Issues with Old Homes
Homes make up one of the largest types of coverage provided by insurance companies in the U.S. Per recent U.S. Census Bureau figures (as of 2013), the age composition of owner-occupied homes breaks down as follows:
2010 – 2013: 2%
2000 – 2009: 15%
1990 – 1999: 14%
1980 – 1989: 12%
1970 – 1979: 17%
1969 & earlier: 40%
The median age of such homes is 37 years. Average home age differs considerably across the U.S. with the lowest average age in the West and the highest in the Northeast. Older homes are, for the most part, readily insurable. However, significantly aged homes, say 70 years or older, can create issues for insurers.
Really old homes (antiques, built 1920 or earlier) have architectural features that are very difficult and costly to repair. This may make it necessary to get insurance coverage on a different claims settlement basis, such as functional or repair cost protection. The result is that owners of older homes must bear more of the risk and expense of losses that occur.
When dealing with older homes, there are a variety of problems, such as the following:
- May contain hazardous materials such as lead in paint or asbestos flooring or insulation.
- Possibility of insect damage such as termites; older, wooden structure in southern part of the country are more vulnerable as insect activity occurs year-round.
- Mold and Mildew Damage due to older homes being exposed longer to the effects of moisture, including from older plumbing fixtures.
- Plumbing Problems- significant damage can occur if a plumbing system is aged, making leaks and burst pipes possible due to clogs, deterioration and root damage.
- Foundation or Structural Problems - A variety of problems can occur due to deterioration, shifting and settling. Cracked foundations, floors, walls and damage to home openings become common and ineligible for coverage.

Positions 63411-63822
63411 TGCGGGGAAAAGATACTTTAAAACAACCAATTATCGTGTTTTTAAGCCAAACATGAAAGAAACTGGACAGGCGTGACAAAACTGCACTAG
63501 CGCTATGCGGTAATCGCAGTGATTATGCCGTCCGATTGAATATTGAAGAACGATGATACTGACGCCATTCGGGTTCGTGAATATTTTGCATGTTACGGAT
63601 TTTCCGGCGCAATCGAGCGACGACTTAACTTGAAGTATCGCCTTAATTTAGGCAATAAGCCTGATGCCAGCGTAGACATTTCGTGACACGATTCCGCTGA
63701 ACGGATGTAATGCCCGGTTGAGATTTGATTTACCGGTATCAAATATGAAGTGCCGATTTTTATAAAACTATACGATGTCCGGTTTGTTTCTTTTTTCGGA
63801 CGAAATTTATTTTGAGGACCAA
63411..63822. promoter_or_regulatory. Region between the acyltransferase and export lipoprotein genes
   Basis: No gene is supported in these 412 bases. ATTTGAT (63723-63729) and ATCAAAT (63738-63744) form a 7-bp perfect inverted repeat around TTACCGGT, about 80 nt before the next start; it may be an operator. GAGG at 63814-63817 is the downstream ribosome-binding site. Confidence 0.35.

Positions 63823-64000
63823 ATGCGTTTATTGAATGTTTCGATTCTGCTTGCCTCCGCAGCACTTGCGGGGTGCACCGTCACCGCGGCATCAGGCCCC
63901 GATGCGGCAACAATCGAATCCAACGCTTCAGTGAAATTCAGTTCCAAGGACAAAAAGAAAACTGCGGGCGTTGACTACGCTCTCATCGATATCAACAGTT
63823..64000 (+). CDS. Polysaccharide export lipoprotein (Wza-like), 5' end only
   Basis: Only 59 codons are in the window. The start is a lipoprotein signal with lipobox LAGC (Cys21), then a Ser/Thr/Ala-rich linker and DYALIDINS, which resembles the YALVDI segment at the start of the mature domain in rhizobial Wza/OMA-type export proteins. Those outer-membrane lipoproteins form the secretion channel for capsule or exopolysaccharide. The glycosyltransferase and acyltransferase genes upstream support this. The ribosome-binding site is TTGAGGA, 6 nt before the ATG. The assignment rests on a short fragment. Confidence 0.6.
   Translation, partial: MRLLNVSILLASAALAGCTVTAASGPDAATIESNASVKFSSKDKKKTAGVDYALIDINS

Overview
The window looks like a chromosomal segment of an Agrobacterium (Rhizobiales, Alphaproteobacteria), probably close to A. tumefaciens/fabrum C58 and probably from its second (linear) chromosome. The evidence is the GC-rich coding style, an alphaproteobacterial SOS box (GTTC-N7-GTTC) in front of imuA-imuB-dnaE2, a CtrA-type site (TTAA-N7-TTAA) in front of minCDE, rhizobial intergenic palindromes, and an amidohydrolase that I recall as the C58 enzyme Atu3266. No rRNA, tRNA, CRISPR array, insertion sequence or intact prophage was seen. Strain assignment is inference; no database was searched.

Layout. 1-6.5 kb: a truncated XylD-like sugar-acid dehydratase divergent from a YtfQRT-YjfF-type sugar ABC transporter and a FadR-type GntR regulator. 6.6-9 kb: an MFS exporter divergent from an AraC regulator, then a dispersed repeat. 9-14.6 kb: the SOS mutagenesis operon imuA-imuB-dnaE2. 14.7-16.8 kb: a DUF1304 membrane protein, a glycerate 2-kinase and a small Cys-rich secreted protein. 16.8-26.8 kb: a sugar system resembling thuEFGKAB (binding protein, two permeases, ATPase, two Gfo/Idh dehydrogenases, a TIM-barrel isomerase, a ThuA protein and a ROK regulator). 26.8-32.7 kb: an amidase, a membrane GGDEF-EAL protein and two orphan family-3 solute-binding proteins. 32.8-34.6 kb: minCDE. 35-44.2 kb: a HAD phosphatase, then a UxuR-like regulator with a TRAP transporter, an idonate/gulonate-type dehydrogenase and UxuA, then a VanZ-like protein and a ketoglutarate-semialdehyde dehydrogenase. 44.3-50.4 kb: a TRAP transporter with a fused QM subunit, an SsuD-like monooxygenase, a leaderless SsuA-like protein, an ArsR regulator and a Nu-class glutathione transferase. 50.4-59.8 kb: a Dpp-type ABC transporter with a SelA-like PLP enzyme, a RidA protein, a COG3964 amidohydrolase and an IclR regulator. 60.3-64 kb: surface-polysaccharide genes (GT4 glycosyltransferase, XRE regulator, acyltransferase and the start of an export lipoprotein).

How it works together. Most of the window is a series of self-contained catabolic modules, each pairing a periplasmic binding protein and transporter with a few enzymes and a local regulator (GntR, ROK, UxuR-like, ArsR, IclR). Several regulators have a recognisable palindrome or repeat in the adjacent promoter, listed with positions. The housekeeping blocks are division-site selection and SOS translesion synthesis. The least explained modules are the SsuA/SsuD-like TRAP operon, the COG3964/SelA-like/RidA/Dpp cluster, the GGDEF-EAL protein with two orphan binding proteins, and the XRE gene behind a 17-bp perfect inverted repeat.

- Roof Problems - Older homes can often have old, deteriorating roofs. Such roofs may suffer from water damage, damage to insulation and drywall and even vermin infestation. All are ineligible for coverage as they are maintenance issues.
- Inefficient Windows – These are endemic to older homes, creating huge bills due to air leaks.
- Electrical Systems – Older homes face significantly higher exposure to loss caused by obsolete electrical systems, such as increased fire hazard from exposed wires or circuits that may blow or overheat.
- Failing or Inefficient Mechanicals and Appliances – these can present higher likelihood of interior flooding from burst appliance connections or winter pipe freezing because of furnace failure and other problems.
- Outdated Updates or Features – may exist in older homes due to actions of multiple, previous owners. Older homes may have physical features such as uneven flooring, unusual entries or stairs or partial walls and off-centered supports. These could lead to increased hazards to residents and visitors if uncorrected.
Please refer to our discussion, “Functionally Valuing Older Business Property” for more information.
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